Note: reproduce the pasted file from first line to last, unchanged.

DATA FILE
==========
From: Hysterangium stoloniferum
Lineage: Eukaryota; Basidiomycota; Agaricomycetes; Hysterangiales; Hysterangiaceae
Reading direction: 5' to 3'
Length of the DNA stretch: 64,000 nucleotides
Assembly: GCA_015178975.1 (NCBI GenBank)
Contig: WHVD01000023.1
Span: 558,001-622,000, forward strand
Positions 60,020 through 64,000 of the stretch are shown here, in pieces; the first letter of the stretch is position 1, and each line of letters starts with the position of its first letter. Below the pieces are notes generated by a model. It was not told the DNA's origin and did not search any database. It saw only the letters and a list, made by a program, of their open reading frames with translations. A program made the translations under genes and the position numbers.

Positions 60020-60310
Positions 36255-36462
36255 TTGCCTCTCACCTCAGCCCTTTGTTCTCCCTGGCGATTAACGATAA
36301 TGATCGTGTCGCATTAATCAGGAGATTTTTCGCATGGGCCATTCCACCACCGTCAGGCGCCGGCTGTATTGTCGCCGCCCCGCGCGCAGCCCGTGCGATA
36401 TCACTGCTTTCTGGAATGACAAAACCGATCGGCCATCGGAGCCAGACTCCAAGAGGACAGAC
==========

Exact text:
From: Hysterangium stoloniferum
Lineage: Eukaryota; Basidiomycota; Agaricomycetes; Hysterangiales; Hysterangiaceae
Reading direction: 5' to 3'
Length of the DNA stretch: 64,000 nucleotides
Assembly: GCA_015178975.1 (NCBI GenBank)
Contig: WHVD01000023.1
Span: 558,001-622,000, forward strand
Positions 60,020 through 64,000 of the stretch are shown here, in pieces; the first letter of the stretch is position 1, and each line of letters starts with the position of its first letter. Below the pieces are notes generated by a model. It was not told the DNA's origin and did not search any database. It saw only the letters and a list, made by a program, of their open reading frames with translations. A program made the translations under genes and the position numbers.

Positions 60020-60310
Positions 36255-36462
36255 TTGCCTCTCACCTCAGCCCTTTGTTCTCCCTGGCGATTAACGATAA
36301 TGATCGTGTCGCATTAATCAGGAGATTTTTCGCATGGGCCATTCCACCACCGTCAGGCGCCGGCTGTATTGTCGCCGCCCCGCGCGCAGCCCGTGCGATA
36401 TCACTGCTTTCTGGAATGACAAAACCGATCGGCCATCGGAGCCAGACTCCAAGAGGACAGAC